Appellant's second allegation, that the agent exhibited discriminatory conduct because he believed that Appellant and the driver were traveling with another car of black people is unpersuasive. Appellant characterizes this statement as a reason why the agent stopped and questioned Appellant and the driver. That the agent may have questioned whether Appellant and the driver, traveling at 3:00 a.m. with California plates may have been traveling with another vehicle of black people with California plates, also traveling early in the morning does not rise to the level of discrimination or even an inference of discrimination.
The last link in Appellant's chain of evidence tending to support discriminatory conduct was the fact that the agent testified that neither Appellant nor the driver exhibited what Appellant classifies as "classic indicia of suspicion." Aplt. Reply Brief at 5-6. According to Appellant, such behavior would include "excessive nervousness, failure to meet eye contact, gripping the steering wheel tightly, overly friendly behavior, nice, cool, calm, and collected behavior, or general nervousness." Id. at 6. That the agent did not rely on Appellant's behavior to justify his suspicions does not give clear evidence of discrimination.
Appellant claims that the only rebuttal evidence to his prima facie case offered by the Government was the smell of body odor. We need not examine whether this was sufficient to overcome a presumption of discrimination because Appellant's evidence fell short of creating a prima facie case of an equal protection violation.
Appellant's second argument on appeal is that the only permissible inquiry was about Appellant's citizenship and that the odor did not create sufficient suspicious circumstances to justify the continued detention of Appellant. Once Appellant was stopped and questioned about his nationality at the permanent checkpoint, the agent "was entitled to question [Appellant] about suspicious circumstances." United States v. Maestas, 2 F.3d 1485, 1493 (10th Cir.). Once the agent stopped and asked proper immigration questions, he smelled an odor that triggered suspicion that Appellant was carrying contraband. "The Fourth Amendment does not require police officers to close their eyes to suspicious circumstances." United States v. Rascon-Ortiz, 994 F.2d 749, 753 (10th Cir.) (quoting United States v. Johnson, 895 F.2d 693, 696 (10th Cir.)). He then asked for and was given consent to search the trunk and to allow a dog sniff. From this point on, the agent's actions were supported by probable cause. The dog alerted, and marijuana and an illegal gun were found resulting in the detention of Appellant and the driver and the pat down search that revealed cocaine.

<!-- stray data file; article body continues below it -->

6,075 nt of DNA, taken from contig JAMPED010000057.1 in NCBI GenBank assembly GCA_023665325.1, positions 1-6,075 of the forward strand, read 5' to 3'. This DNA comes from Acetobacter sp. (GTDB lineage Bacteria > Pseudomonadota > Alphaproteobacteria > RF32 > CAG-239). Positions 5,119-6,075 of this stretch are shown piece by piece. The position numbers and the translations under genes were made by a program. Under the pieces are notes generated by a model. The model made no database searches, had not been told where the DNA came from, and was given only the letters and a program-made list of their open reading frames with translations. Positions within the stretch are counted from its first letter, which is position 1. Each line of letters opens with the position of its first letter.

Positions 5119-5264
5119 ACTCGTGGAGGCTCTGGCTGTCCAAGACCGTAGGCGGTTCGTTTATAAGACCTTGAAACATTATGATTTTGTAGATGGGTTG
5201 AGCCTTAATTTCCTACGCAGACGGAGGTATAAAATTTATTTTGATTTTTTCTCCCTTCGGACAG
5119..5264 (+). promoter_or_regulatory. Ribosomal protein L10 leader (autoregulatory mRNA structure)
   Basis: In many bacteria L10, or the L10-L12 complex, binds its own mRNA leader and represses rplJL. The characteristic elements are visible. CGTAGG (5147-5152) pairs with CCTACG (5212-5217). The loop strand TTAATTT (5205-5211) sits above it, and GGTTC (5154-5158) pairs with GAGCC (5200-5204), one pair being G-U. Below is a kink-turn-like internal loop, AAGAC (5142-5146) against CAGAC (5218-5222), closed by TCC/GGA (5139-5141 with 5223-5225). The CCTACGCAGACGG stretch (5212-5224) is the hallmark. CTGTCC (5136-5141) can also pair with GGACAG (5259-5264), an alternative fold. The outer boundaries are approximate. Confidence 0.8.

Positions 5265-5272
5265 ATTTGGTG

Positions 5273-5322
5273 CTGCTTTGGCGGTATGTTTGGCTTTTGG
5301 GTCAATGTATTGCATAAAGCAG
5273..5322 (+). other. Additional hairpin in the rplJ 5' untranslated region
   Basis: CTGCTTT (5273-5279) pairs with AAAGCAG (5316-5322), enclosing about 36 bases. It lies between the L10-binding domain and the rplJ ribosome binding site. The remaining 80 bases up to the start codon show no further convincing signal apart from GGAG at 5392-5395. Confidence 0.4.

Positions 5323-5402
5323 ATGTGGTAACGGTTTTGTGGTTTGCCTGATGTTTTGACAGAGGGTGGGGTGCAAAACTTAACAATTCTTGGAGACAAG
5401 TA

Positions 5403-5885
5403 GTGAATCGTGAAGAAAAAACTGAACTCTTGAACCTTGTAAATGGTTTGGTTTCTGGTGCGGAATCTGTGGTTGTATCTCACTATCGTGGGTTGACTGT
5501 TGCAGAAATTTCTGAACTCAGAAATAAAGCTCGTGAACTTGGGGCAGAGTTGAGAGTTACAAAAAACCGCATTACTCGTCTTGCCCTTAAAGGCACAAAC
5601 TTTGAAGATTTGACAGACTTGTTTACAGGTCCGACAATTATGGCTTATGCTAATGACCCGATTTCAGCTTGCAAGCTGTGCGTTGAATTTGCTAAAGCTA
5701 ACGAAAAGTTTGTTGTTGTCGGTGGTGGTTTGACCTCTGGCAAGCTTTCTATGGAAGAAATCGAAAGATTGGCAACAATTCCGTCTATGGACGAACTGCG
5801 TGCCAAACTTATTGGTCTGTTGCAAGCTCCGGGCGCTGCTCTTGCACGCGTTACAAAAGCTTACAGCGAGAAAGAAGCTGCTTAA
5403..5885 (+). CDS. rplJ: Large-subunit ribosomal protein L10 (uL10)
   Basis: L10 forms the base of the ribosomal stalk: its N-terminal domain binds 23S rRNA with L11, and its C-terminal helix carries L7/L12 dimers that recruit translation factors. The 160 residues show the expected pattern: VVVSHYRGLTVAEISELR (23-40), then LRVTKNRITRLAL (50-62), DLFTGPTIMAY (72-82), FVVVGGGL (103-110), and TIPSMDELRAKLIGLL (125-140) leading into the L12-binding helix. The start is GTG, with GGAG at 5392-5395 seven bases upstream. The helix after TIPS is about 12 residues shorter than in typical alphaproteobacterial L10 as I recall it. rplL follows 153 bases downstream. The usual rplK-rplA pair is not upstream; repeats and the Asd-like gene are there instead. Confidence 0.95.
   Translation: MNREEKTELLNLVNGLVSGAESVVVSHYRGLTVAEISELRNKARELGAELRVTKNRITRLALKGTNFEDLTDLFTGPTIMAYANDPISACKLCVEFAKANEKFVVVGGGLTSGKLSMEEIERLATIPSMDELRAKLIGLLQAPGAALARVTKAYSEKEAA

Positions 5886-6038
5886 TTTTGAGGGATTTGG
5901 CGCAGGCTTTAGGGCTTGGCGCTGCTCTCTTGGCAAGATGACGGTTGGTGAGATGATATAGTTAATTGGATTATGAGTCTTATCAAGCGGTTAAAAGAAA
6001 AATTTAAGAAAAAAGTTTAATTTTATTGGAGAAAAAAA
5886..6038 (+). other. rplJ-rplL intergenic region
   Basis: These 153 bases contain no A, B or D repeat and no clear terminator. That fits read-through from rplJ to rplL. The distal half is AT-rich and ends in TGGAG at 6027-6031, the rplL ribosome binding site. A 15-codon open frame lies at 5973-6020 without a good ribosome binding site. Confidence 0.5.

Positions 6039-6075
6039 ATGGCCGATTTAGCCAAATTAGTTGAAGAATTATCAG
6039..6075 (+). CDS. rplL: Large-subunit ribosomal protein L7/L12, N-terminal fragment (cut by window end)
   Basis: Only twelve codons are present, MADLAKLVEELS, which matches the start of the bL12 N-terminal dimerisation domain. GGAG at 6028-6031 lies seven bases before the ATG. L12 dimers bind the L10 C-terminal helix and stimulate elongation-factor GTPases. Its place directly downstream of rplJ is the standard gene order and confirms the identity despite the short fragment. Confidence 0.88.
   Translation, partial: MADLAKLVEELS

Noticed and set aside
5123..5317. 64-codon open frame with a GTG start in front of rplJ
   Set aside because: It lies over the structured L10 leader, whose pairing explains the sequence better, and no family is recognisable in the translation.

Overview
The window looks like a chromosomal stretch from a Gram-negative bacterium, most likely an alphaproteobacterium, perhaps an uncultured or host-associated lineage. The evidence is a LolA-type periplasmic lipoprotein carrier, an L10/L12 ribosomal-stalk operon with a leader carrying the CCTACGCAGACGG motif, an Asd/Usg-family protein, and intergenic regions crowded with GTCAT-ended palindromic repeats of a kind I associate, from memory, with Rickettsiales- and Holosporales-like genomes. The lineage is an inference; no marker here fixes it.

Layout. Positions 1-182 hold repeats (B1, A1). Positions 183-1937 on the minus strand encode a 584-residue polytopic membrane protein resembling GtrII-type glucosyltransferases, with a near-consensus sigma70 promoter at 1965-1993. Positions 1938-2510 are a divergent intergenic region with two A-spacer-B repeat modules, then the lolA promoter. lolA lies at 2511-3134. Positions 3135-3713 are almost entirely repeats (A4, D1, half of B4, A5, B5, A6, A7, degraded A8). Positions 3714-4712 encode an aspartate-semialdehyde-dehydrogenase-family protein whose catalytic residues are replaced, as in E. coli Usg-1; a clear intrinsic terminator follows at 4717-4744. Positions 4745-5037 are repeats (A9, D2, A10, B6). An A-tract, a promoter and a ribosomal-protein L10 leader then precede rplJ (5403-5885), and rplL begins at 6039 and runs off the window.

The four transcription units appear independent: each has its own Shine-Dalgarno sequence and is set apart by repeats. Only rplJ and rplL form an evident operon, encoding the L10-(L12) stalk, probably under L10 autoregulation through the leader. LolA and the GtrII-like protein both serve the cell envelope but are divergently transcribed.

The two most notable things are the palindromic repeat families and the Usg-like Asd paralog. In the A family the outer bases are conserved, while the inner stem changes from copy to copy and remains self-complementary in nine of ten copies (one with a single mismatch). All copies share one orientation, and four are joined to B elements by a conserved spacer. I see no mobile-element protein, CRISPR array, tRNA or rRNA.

Lastly, Appellant argues that he was unlawfully detained while the officers searched the trunk because he did not consent. The detention until permission was given for a dog sniff lasted approximately two and a half minutes. This is clearly brief and permissible under Rascon-Ortiz since the agent was merely investigating his reasonable suspicions that the driver and Appellant may be involved in transporting contraband. Appellant was not restrained until a stolen Uzi was found in the engine, obviously probable cause to detain Appellant.
Appellant failed to present a prima facie case of discrimination. Additionally, the district court did not err in denying Appellant's motion to suppress since we find that the agent had sufficient suspicious circumstances to justify continued questioning of Appellant and that consent was then given for a dog sniff which gave rise to probable cause to arrest Appellant.
This order and judgment is not binding precedent, except under the doctrines of law of the case, res judicata, and collateral estoppel. The court generally disfavors the citation of orders and judgments; nevertheless, an order and judgment may be cited under the terms and conditions of the court's General Order filed November 29, 1993. 151 F.R.D. 470